University of Alaska Fairbanks logo bear University of Alaska Fairbanks

News

  • Friday, September 09, 2022
  • Kotzebue Electric Modelling and Energy Audits Ensure Grid Stability and Reliability

A team of six ACEP researchers traveled to Kotzebue last month to collect electrical and building system data to support power system modeling efforts.

The effort is funded by the Department of Energy’s Established Program to Stimulate Competitive Research and the Office of Naval Research’s Alaska Regional Collaboration for Technology Innovation and Commercialization. The grant is titled "Development and validation of models to assess dynamic response of converter-dominated power systems across multiple spatiotemporal scales."

ACEP’s Dayne Broderson, Mariko Shirazi and Andrew Miles, with undergraduate intern Lindy Guernsey and Stanford Shultz Fellow graduate students Cameron Morelli and Sweekar Bengaluru, worked with Kotzebue Electric Association’s Matt Bergan and Rocky Jones to perform simplified energy audits of the KEA power plant as well as all buildings heated by recovered heat from the diesel generators. The energy audits were necessary to identify energy requirements associated with heating the buildings connected to heat recovery loops should the diesel generators be shut off or operated at much lower loads.

Other work included nearly completed mapping of the electric distribution system to now include the single-phase transmission feeders and details of the electric power pole configurations. The team collected protection relay settings, downloaded historic electric generation and distribution data, and characterized the renewable site electrical layout.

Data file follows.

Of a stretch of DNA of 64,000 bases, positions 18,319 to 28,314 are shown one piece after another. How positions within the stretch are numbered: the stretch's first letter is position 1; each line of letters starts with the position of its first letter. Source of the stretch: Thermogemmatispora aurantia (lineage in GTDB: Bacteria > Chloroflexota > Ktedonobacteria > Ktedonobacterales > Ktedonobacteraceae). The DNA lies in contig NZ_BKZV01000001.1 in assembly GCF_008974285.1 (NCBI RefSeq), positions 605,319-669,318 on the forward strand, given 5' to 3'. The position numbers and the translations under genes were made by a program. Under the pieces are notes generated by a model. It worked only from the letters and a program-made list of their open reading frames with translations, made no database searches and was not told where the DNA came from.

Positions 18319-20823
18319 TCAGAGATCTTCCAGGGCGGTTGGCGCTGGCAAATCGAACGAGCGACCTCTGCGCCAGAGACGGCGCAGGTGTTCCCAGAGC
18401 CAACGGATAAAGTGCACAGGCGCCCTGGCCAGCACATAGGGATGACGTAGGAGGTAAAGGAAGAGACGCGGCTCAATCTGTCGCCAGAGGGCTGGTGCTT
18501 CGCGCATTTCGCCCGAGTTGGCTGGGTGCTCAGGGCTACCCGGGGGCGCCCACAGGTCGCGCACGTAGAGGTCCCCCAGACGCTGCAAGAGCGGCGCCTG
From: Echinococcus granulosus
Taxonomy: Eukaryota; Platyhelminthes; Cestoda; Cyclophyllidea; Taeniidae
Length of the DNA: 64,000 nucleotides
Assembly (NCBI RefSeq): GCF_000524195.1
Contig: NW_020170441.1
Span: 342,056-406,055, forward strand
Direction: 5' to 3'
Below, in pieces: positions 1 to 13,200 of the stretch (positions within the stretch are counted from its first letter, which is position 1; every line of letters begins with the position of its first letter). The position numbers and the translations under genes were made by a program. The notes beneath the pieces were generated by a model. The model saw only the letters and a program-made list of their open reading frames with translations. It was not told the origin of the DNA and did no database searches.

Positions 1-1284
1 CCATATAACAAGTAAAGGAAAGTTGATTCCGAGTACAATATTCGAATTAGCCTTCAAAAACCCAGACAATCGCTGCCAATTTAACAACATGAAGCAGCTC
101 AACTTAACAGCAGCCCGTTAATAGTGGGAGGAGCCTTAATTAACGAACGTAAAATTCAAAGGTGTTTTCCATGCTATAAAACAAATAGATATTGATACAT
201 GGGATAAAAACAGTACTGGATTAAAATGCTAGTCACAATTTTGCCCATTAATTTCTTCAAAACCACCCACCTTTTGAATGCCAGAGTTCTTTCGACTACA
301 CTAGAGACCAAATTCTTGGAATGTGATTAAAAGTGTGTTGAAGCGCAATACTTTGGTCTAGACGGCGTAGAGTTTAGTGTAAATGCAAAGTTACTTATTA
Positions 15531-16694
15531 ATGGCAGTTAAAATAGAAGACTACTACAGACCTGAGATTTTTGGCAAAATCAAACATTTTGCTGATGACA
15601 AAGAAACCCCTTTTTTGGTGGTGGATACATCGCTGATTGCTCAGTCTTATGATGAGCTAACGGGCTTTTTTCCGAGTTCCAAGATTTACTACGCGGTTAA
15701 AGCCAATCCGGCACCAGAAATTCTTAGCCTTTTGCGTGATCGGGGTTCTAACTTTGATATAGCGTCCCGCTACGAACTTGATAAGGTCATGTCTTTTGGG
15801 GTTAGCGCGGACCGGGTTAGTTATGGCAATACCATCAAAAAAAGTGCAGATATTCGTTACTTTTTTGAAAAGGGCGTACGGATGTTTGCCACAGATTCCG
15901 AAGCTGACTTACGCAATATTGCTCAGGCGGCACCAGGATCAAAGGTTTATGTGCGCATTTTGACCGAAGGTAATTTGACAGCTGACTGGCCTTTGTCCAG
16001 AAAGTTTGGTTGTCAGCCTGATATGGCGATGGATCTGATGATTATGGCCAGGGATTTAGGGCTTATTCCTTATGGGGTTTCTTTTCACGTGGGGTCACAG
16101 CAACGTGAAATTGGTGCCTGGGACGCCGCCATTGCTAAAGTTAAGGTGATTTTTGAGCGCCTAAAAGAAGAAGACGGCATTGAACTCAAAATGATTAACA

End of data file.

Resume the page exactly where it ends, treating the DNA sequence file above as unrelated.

This EPSCoR work focuses on developing dynamical models of the Kotzebue electrical power system that can be used to evaluate technologies to ensure the stability of the community grid under various future renewable scenarios. These models simulate time periods of few seconds to few minutes using time steps from tens of microseconds to tens of milliseconds.  

Building these models requires detailed knowledge of all electrical components of the power system, including the generators, renewable resources, energy storage, protection system, distribution system and loads. 

The ARCTIC work is focusing on techno-economic feasibility studies to identify the economics and fuel savings associated with various renewable energy, energy storage and beneficial electrification options. The models used for these studies, such as HOMER, typically simulate an entire year using hourly time steps. Building these models requires knowing the generator sizes and fuel use curves, renewable energy and energy storage ratings, operating strategies, and one year of load and renewable (wind and solar in Kotzebue) data.  

For more information on this work, please contact Mariko Shirazi at mshirazi@alaska.edu.

 

The ACEP research team in the Kotzebue Electric Association power plant office during their visit. Photo by Dayne Broderson.